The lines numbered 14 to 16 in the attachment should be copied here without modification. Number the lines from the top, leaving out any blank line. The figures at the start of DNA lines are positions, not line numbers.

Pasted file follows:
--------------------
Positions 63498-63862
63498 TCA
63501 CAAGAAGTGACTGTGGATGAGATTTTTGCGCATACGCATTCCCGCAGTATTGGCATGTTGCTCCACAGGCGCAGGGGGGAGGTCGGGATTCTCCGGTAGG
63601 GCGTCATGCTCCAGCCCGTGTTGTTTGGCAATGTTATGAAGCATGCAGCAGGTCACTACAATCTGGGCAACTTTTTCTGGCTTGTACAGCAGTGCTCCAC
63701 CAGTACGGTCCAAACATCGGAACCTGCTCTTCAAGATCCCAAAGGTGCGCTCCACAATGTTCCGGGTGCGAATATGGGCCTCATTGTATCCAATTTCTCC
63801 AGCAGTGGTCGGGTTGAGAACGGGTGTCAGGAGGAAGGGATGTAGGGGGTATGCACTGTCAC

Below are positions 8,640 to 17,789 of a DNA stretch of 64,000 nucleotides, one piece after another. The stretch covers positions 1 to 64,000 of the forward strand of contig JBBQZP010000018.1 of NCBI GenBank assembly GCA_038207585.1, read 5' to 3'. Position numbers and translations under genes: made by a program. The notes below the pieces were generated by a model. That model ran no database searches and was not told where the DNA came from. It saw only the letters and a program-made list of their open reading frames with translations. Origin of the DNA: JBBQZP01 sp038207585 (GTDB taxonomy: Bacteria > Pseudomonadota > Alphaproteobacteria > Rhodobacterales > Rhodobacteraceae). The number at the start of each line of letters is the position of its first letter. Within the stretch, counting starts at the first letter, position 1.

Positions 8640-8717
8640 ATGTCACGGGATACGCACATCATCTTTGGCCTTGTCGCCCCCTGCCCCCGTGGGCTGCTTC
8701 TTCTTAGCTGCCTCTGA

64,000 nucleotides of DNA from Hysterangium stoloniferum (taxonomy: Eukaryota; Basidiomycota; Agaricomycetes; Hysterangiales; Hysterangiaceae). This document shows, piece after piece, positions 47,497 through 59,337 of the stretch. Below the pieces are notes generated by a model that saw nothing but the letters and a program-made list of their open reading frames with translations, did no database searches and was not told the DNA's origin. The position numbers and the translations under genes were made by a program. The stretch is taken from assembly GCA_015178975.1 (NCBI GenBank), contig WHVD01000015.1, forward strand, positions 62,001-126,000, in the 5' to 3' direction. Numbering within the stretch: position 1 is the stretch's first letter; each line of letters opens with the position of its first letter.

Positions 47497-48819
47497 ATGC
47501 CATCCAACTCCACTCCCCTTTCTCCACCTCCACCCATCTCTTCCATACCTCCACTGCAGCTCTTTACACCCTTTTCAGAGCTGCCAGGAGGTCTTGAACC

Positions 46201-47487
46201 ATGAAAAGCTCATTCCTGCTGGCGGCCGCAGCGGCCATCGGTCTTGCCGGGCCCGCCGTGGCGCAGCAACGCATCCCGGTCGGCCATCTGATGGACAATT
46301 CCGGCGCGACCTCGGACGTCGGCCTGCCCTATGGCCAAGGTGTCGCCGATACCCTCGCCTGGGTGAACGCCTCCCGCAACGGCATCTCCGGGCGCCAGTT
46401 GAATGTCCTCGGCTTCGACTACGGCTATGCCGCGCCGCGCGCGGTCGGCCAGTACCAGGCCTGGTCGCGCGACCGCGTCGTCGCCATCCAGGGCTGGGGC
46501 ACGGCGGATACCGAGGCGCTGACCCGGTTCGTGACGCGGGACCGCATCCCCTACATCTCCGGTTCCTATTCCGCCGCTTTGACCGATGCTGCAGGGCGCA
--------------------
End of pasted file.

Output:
47501 CATCCAACTCCACTCCCCTTTCTCCACCTCCACCCATCTCTTCCATACCTCCACTGCAGCTCTTTACACCCTTTTCAGAGCTGCCAGGAGGTCTTGAACC

Positions 46201-47487
46201 ATGAAAAGCTCATTCCTGCTGGCGGCCGCAGCGGCCATCGGTCTTGCCGGGCCCGCCGTGGCGCAGCAACGCATCCCGGTCGGCCATCTGATGGACAATT